Interior Secretary Ken Salazar reversed a much debated public lands and wilderness policy Wednesday, instructing the Bureau of Land Management not to designate “wild lands” on existing public lands currently under the agencies jurisdiction.
Secretarial Order 3310, issued by Salazar in December, directed “the Bureau of Land Management (BLM), based on the input of the public and local communities through its existing land management planning process, to designate appropriate areas with wilderness characteristics under its jurisdiction as “Wild Lands” and to manage them to protect their wilderness values. The decision drew outcry from county and state governments, especially in Utah and other Western states comprised of high percentages of public land.
At the time, Salazar stated, “Americans love the wild places where they hunt, fish, hike, and get away from it all, and they expect these lands to be protected wisely on their behalf…This policy ensures that the lands of the American public are protected for current and future generations to come.”
Many believed Order 3310 to be a direct contradiction to a 2003 agreement between former Interior Secretary Gale Norton and then-Utah Governor Mike Leavitt that allowed Congressional, state and local government input in land management.
Much to the delight of conservative and western U.S. lawmakers, had already been subverted by the passage of the 2011 Continuing Budget Resolution, which prohibits the allocation of any funds for the enforcement of the order.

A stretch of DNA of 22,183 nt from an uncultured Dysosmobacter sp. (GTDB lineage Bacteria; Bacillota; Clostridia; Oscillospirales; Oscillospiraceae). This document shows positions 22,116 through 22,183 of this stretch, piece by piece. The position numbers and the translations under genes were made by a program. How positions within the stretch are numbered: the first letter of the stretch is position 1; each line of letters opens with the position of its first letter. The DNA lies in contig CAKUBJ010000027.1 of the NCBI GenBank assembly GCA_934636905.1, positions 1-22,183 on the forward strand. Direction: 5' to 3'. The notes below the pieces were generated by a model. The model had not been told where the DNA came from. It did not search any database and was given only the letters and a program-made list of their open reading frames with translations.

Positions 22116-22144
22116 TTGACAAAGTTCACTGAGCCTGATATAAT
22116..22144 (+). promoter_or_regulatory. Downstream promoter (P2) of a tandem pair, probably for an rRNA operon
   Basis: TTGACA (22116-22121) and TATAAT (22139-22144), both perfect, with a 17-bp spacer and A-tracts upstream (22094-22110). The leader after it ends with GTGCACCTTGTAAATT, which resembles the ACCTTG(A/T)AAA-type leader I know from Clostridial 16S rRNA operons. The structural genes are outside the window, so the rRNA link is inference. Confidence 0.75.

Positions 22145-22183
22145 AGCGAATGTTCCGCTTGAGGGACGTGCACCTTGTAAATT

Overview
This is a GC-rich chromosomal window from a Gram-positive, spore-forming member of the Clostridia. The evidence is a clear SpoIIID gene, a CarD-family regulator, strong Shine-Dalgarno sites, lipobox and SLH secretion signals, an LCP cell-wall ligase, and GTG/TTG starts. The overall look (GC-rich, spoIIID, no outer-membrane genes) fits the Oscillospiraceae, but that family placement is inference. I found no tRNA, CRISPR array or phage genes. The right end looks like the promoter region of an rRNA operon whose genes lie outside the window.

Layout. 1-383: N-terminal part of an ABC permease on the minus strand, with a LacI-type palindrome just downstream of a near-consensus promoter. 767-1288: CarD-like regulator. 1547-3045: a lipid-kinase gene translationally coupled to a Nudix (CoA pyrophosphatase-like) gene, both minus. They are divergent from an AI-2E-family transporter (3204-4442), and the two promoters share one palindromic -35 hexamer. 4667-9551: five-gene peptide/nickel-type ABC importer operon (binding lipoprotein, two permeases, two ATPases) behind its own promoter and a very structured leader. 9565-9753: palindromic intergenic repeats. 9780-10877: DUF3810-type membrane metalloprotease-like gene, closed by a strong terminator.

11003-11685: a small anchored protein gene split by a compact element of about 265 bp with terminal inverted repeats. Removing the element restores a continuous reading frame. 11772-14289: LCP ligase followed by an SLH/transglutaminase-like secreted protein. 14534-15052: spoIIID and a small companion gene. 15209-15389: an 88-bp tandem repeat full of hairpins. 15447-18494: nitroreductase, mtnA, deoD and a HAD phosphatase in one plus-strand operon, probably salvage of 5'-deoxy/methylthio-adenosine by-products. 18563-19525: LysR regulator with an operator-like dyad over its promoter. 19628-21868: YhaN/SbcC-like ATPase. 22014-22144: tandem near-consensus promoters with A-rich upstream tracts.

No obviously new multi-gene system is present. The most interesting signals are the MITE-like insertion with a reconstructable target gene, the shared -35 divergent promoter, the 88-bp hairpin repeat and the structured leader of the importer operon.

Upon news of Salazar’s change of hear, Sen. Orrin Hatch (R-Utah) struck a celebratory tenor, stating “I’m gratified that they finally appear to understand that Washington arbitrarily restricting the use of our public lands is the wrong thing to do, especially during tough economic times and without any input from Congress or local officials.”
Environmental groups were less thrilled with Salazar’s waffling. Heidi McIntosh, associated director of the Southern Utah Wilderness Alliance, criticized the reversal, saying, “Just five months ago, when he announced the wild lands policy, Secretary Salazar said that wilderness protection was a high priority for the BLM…Unfortunately, strident anti-wilderness representatives in Congress stripped the BLM of the funding necessary to implement the order, and this new memo recognizes that reality.”
Order 3310 had motivated several states to file lawsuits against the Interior Department. Included in those litigating were the Utah Association of Counties and Uintah County. Pleased with the course of events, Utah Governor Gary Herbert asserted, “This is a win for Utah’s county-by-county process.”
Sen. Orrin Hatch went on to praise the perceived balance struck between local and federal governments, stating “”Since the majority of the land in Utah is owned by the federal government,” said Sen. Orrin Hatch, R-Utah, “it is critically important to strike a balance between the needs of our local communities and the protection of public lands that truly do have wilderness characteristics rather than pandering to environmental extremists. Today’s announcement is a positive step toward restoring that balance.”